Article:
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Do you let your children play with a tablet or smartphone, and do you have any concerns about the effects that those devices have on your children?
By Ann Carin Niland
Linnaea Boone Wilson, who’s daughter is 3, lives in Santa Cruz
“Sometimes we’ll watch some screen time. When she’s sick we’ve been watching ‘My Neighbor Totoro’. We recently went up to visit my in-laws in Humboldt, and on the car ride we watched a little bit on the computer. And sometimes if she has questions about something like ‘what’s a carousel?’ we’ll look it up together. But I don’t let her play on her own,” says Boone Wilson.
“When I’m texting–I don’t hide what I’m doing–I’ll say ‘I’m texting your friend, or I’m texting your papa.’ And I’ll let her pick out some emoticons to send to them. But I’m not very into technology for little kids. I think it’s pretty concerning how much that is part of the culture these days. We really limit that and I try to have my phone off or I just have certain times when I look at it.
I mostly do (my) screen time when she’s napping so that’s not part of her experience with me–having my attention really divided. I don’t want her to see me on it all the time. And you know, sometimes I’m not as good about it as I’d like to be. But it’s in my mind every day, to not have that be part of our lives very much.”
“When she’s older I really don’t know. Once she starts saying ‘Oh I want a phone… Oh I want a tablet.’ there’s definitely going to be a lot of rules about that, and I’m not really sure what it’s going to look like.”
“I don’t want to be an alarmist. But I was raised without technology when my friends had more access to technology, and there were times when that made me feel out of sync with what they were doing… But now that is something I want to give to my daughter. So that when her friends are thinking ‘I’m coding!’ she’s thinking ‘I’m going to go to the beach.’”
Cristina Ramirez 29, has kids 9 and 5 and lives in Santa Cruz.
“We do (let them play with devices). And yes, safety is always a concern. Who they’re talking to and sometimes they purchase things,” said Ramirez who chuckled while shaking her head. “We shouldn’t (let them use devices) as much. She explained that she and her husband never really had a conversation about their children’s technology use before they started using it. “It just kinda happened and now we’re fixing things.”
Marissa Johnson-Csimma has 16-month-old twin girls in Live Oak.
“I feel like my kids are at an age right now where this answer is going to be viable in the future. Granted we do have one or two movies that they have watched. But I have guided access. So I just lock the screen. So it’s only a movie and they’re not able to touch it and have that kind of sensory.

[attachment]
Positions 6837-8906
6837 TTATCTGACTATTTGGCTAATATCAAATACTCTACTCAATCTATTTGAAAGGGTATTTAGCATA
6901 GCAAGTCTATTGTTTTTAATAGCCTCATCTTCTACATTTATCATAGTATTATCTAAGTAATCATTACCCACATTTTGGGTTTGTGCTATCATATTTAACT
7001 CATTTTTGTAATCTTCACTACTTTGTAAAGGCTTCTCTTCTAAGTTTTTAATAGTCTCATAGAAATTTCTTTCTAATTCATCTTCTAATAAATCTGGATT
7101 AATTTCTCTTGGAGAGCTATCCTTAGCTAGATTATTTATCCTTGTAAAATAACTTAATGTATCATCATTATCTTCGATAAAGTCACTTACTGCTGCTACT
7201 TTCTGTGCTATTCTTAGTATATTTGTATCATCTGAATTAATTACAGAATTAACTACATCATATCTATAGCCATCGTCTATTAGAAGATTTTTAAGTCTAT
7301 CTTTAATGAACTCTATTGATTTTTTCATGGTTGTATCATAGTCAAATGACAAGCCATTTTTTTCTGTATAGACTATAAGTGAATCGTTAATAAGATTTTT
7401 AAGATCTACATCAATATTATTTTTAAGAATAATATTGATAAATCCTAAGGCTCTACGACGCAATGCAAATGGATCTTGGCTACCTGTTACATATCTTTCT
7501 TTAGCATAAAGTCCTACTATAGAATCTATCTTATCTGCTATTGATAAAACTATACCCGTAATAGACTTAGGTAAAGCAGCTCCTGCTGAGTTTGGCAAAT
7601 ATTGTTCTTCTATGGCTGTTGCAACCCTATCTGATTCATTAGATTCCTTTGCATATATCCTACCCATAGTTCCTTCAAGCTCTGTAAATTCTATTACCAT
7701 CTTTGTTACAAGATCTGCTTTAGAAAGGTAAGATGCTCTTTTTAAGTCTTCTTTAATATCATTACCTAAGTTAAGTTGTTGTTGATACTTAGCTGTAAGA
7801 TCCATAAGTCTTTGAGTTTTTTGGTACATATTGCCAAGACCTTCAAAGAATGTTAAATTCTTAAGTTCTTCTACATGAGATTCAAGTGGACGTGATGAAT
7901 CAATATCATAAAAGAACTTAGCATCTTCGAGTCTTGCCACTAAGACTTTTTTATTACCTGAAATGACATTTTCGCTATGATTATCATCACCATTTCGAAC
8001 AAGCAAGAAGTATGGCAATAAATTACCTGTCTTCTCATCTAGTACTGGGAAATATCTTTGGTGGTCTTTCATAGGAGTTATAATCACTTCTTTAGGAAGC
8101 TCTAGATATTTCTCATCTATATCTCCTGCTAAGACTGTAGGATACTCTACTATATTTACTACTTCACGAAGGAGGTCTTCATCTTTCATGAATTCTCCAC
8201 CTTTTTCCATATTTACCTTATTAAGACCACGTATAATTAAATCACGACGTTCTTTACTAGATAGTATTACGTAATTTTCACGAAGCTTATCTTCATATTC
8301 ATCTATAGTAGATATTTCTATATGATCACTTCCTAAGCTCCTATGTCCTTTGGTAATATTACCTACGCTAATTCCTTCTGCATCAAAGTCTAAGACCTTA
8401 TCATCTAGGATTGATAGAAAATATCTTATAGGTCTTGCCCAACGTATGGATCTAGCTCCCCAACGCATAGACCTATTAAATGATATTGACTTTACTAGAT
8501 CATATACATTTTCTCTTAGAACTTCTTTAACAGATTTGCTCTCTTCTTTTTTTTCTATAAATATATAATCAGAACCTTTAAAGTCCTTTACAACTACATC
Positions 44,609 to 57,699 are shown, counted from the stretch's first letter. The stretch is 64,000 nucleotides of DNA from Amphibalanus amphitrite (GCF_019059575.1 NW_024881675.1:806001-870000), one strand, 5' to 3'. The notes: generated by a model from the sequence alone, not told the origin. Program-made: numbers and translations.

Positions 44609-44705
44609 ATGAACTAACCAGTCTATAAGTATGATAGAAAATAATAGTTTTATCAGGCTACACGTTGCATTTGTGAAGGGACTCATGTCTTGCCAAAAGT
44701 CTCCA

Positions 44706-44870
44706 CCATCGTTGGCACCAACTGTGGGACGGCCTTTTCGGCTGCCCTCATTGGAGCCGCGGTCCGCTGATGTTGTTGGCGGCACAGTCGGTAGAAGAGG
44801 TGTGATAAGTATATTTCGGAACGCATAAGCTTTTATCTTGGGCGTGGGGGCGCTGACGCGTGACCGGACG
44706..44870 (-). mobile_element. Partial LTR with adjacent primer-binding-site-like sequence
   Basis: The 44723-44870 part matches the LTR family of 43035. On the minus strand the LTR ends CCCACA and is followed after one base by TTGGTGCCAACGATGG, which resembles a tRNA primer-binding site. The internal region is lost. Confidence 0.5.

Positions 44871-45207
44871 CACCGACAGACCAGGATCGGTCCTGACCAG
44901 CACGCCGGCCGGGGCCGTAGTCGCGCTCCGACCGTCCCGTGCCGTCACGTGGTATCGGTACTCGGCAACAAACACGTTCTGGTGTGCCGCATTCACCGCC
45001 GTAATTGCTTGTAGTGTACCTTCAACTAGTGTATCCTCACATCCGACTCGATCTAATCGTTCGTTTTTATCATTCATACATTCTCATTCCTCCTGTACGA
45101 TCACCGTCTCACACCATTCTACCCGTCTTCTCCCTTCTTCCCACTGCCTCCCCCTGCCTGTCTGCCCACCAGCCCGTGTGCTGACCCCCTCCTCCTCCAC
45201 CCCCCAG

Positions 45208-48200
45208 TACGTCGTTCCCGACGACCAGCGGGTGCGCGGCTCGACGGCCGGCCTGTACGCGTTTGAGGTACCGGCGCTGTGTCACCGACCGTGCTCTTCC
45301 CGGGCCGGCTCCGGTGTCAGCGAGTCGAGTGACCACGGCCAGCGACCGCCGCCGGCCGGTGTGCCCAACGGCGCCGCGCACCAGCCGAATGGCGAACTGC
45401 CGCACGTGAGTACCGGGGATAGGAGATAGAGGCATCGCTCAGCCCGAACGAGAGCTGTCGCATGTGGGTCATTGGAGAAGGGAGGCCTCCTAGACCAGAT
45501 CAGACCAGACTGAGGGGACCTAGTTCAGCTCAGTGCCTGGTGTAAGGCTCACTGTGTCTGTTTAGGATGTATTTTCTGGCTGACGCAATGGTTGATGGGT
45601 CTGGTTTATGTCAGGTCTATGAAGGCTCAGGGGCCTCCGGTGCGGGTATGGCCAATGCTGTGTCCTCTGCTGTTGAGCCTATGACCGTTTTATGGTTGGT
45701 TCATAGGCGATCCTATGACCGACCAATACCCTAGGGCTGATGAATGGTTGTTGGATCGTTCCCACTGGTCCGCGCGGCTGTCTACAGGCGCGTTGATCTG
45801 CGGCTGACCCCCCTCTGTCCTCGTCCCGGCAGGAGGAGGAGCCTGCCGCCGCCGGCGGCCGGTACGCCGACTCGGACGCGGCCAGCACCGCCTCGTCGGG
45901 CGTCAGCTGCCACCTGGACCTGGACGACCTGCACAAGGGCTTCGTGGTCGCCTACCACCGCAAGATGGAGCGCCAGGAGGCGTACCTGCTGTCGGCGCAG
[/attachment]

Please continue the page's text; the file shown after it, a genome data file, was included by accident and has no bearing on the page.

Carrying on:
“Since we’re so physical, we are out seven days a week, but when I’m just by myself I do give them screen time once a day, and it’s usually in that quiet time.
“We’re coming into a day in age where we’re not really teaching common sense or anything like that. We’re just looking at a screen for answers, and that really drives me bonkers. But it’s like anything. I don’t really have a strong opinion towards other people’s kids it’s just towards my kids.
We’ll do movies and that kind of stuff, but as far as learning on a tablet we’ll do it within reason. I guess it just really depends on how the school system is going to.” Nowadays I see apps that are marketed towards children, but they’re creepy! There’s been a few videos that I’ve watched here and there that make me worry. I do put on music for my girls though so – hey – we all have our things,”
Kori Calubaquib, 38, has children who are 5 and 7.
“They usually have to earn it,” said Calubaquib, interviewed at Cabrillo College. I limit the time on it. We have the Kindle and it has all the security on what they can see and all the parent controls on what we allow them. It’s usually the item of last resort. So if we’re at a restaurant we try to bring coloring, or books, or even little Legos. And if we’re spending a lot of time there then at the end we’ll let them use it. But it’s a last resort. That’s with the airplane too. We usually fill up the backpacks with new fun exciting things, and if it’s a long trip then it’s the last thing that they’ll get to use.”
Jasmin Castillo, 27, has an 11-year-old son.
“I do let him use the phone and tablet. At the beginning I was concerned about the safety about where he was going to go on line what he was going to be looking at. And we did have a conversation and he does know what is okay to look at and what is not. And yet, there’s times when I’m not supervising what he’s watching. But he, pretty much, is good about it. He’ll remove a site if it’s something he’s not supposed to be on.
Jessica Valentin, 26, of Watsonville as a 7-year-old daughter.
“I do let my daughter use my phone or my mom’s tablet, but i try to look at the history to see what type of things she’s watching. Once I go through the history I tell her ‘you’re not supposed to be watching this, you’re not watching that. I don’t want to see this again, or else I’ll take it away from you.’ Most of the time I look at the history and try to delete some things so it won’t pop up again. And I try to supervise her when I’m home, or I tell my mom ‘you need to supervise what she’s watching’ because there are some things that could be really bad for kids.”
Ann Carin Niland is a parent, student, and intersectional feminist. She hasn’t quite adjusted to writing about herself in the third person.